"I didn't know what it was at the time," Vinny said. "I just knew it sounded like a cannon and had come from the cellar. So I went downstairs. There's only one way in or out of that cellar, and no one had gone past me. So I figured that one of Danny's Glocks had gone off."
"Semi-automatics can be a little jumpy," Lucky said with a nod.
Vinny continued, "I wanted to make sure Danny hadn't shot himself by accident—or, you know, shot a two hundred dollar bottle of wine. I called to him through the door a few times, but that didn't work, of course. That door is pretty thick."
"It's why Danny chose the place," Lucky said.
"But I was worried when he didn't open it and tell me that everything was okay, that he'd just misfired by accident. So I keyed in the combination to unlock the door, and I opened it." Vinny was shaking as he crossed himself. "As God is my witness, this is the truth. What was left of Danny was lying there in a pool of blood. His face was all gone, his chest was blown to bits, his skull was splattered—"
"The lady don't need so many details," Lucky said.
"Oh. No. Sorry, miss," Vinny said. "I'm real shook up, you know?"
"Of course," I said.
"And his Glocks..." Vinny shook his head. "Danny's guns were still in their holsters, fully loaded. Untouched."
I glanced at Lucky for confirmation.
"They ain't been fired," Lucky said. "Danny didn't get a shot off."
"I don't understand," I said. "How did the killer get past Vinny, unseen, and then through a locked steel door? And then how did he vanish so quickly? With a shotgun?"
Shaking like a leaf, Vinny started weeping. "Sorry. It's nerves. Just nerves." He wiped his streaming eyes. "Danny was my cousin, but to be honest, I didn't like him. Not enough to cry over his body, anyhow. But what the hell is going on here?"
Lucky looked at me. "This doppelgangster business is getting to be a real pain in the ass."
If actress Esther Diamond, the heroine of Doppelgangster, kept a diary, it might read something like this...
It's been two weeks since the off-Broadway musical Sorcerer! closed and I, as a result, began "resting"—which means I'm waiting tables 50 hours per week at Bella Stella, a restaurant in Little Italy.
Detective Connor Lopez, who might become my boyfriend if we could find time to work in a few dates between my busy schedule as an out-of-work actress and his overtime hours as a New York City cop, is worried about me working at Stella's. There have been two Mafia hits at the restaurant in the past five years, so he thinks it's not safe for me to be there.
But, to be honest, the money is good—wiseguys tip well. Besides, I'm only working there until I get my next job—a real job, i.e. an acting job. I'm calling my agent daily in search of auditions.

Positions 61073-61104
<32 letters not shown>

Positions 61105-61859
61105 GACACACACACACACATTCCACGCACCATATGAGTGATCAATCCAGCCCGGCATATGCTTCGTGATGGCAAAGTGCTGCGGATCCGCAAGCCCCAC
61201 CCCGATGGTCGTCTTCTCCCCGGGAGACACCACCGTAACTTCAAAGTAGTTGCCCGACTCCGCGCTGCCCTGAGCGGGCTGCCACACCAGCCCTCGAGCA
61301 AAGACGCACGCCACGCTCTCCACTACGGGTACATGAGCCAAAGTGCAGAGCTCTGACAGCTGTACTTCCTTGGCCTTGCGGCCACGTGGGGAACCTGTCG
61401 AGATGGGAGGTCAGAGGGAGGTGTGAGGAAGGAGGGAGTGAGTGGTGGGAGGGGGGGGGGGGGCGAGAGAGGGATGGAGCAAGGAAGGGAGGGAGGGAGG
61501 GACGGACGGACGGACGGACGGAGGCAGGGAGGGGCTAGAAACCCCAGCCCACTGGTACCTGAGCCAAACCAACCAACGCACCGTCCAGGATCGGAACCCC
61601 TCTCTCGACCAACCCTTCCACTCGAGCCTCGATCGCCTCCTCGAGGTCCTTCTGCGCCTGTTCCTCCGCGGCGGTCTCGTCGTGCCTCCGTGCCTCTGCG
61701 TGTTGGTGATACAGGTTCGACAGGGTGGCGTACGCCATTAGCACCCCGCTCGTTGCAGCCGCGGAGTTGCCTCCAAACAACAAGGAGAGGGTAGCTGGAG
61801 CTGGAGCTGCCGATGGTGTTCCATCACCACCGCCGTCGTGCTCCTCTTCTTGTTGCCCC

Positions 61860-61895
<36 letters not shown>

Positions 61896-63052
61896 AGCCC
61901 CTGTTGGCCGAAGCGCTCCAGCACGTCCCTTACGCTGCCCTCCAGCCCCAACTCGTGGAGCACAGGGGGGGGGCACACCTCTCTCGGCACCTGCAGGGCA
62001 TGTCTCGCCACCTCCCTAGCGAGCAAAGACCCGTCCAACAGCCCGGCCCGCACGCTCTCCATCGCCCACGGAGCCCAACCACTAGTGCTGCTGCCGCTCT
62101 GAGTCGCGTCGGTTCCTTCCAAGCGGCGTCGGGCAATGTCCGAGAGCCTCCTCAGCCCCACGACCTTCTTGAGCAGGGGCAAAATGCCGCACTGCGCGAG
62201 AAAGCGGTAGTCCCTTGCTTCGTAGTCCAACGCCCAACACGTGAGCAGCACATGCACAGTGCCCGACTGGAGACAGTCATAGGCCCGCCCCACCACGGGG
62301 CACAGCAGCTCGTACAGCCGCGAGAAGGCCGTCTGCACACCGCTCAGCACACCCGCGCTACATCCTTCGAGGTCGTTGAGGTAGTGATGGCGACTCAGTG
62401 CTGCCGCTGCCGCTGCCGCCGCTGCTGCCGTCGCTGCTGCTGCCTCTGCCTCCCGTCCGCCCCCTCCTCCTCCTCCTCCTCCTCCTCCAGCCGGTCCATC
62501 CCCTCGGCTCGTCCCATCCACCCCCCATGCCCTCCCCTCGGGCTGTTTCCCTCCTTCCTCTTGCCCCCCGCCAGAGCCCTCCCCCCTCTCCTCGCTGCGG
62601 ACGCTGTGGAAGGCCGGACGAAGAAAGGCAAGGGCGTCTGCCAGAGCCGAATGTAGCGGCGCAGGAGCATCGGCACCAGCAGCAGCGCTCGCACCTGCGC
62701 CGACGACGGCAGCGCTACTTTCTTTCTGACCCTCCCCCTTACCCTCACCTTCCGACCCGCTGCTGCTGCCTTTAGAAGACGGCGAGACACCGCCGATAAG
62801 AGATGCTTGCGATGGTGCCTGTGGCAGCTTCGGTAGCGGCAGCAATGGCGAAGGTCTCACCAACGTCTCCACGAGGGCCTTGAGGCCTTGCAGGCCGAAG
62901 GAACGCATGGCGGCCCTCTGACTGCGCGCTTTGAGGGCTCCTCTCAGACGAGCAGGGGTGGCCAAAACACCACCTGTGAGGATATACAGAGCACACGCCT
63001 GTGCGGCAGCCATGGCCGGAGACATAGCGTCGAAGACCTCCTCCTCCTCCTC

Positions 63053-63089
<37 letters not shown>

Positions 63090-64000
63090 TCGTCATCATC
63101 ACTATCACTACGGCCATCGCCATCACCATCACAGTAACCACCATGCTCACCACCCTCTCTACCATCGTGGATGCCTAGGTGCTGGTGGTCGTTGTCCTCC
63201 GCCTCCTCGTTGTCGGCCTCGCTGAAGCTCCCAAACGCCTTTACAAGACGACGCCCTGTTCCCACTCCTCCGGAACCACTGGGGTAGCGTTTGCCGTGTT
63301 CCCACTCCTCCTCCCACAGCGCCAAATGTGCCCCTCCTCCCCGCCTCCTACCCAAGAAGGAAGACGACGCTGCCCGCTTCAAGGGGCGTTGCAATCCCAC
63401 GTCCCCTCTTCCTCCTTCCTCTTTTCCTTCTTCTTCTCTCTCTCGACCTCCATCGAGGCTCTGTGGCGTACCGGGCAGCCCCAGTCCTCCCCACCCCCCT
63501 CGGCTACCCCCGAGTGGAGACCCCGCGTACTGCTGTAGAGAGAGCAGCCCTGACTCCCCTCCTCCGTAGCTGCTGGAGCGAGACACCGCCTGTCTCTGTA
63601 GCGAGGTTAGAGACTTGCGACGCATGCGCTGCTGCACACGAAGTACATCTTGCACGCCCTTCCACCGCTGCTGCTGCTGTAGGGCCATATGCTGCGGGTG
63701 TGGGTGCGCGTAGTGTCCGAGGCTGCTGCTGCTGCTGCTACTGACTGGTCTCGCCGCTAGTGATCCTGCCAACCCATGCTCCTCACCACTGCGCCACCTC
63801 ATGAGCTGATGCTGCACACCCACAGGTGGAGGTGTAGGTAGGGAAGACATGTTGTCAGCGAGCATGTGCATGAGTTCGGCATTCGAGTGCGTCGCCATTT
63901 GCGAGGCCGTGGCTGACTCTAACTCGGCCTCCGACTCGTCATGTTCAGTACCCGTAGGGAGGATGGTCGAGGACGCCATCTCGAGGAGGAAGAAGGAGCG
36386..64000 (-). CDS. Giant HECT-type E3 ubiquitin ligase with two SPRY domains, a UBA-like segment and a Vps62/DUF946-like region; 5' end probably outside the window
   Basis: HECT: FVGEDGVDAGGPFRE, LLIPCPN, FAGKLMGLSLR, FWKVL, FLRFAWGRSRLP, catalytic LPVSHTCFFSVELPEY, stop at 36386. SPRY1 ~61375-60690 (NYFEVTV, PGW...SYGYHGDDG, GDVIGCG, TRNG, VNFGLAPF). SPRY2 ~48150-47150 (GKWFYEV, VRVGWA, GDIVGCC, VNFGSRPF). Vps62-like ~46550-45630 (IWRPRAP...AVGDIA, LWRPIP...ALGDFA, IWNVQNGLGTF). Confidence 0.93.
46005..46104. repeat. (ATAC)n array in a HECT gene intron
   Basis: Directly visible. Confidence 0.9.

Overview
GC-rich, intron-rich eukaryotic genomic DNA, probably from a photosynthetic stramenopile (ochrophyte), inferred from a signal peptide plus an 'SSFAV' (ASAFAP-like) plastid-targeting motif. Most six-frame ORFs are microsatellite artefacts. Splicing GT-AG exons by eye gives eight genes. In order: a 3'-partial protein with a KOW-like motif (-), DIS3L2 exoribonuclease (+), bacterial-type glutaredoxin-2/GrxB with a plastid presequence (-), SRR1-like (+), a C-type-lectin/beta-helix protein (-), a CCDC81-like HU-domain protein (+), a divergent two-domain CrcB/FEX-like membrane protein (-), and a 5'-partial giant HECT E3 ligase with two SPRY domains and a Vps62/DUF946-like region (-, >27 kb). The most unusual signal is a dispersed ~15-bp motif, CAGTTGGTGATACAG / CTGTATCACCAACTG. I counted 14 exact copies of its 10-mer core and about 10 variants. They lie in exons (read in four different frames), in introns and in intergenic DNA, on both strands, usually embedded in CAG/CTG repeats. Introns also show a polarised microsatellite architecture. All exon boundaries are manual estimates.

Anyhow, the only "dangerous" thing I've seen so far at Stella's is Chubby Charlie Chiccante, a wiseguy who's behaving so strangely, it's almost as if he's two different people (both of whom have a foul-mouthed personality and a gargantuan appetite). I can't explain Charlie's behavior—though mental illness seems like a safe guess.
Things have gotten a little weird.
It turns out that, unbeknownst to anyone, Chubby Charlie did indeed become two different—yet completely identical—people. Now one of them, the real Charlie, is dead. And we can't account for the other one. Whatever that thing is, it has disappeared, as if it never existed. But it did exist—I know, because I met it. How's that for creepy? Anyhow, one thing we know for sure is that Charlie saw his perfect double shortly before he was murdered.
By "we," I mean me, Lucky Battistuzzi, who's a semi-retired hit man for the Gambello crime family, and Dr. Maximillian Zadok. Max is Manhattan's resident sorcerer and local representative of the Magnum Collegium, a secret, worldwide organization whose mission is to confront Evil (yes, really). Lucky couldn't stand Charlie, but since Charlie was a "made" guy, a "button man," a Gambello soldier, Lucky has to find out who whacked him and do something about it.
Charlie babbled a lot of strange stuff about the Evil Eye and being cursed by his own perfect double right before he died. Lucky takes this very seriously.
And since Charlie was murdered right in front of me, while I was serving him a plate of pasta al forno at Bella Stella, I'm taking it pretty seriously, too. Okay, I didn't like Charlie, but I didn't want to watch him die.
Anyhow, since the manner of Charlie's murder is strange and mysterious, I decided that Lucky and I had better consult Max, who's a 350-year-old expert on strange and mysterious events. And Max thinks it sounds as if Charlie saw his doppelgänger—a perfect double that portends the duplicated person's imminent death.
Lopez, however, thinks Charlie was whacked out by a rival Mafia family, and that this hit signals the start of a mob war. He also thinks that since I witnessed the hit, I'm in danger and should go into protective custody.
But I'm wondering how the cops plan to protect me from an invisible assassin who can shoot bullets around corners?
I seem to be trapped in the middle of a classical tragedy in which everyone—including me—will wind up dead by the final curtain.
By now, several more doppelgängers—or, as the wiseguys are calling them, doppelgangsters—have been spotted, and three more mobsters are dead. Like Charlie, they were whacked out in mysterious ways that the cops can't explain, and they died soon after seeing their own perfect doubles.
Max is searching for a solution, and Lucky's trying to prevent a full-scale mob war from breaking out. I've tried to explain the truth to Lopez, so he can work effectively against this menace, but he clearly thinks I've gone insane. Meanwhile, I can't believe what's just happened...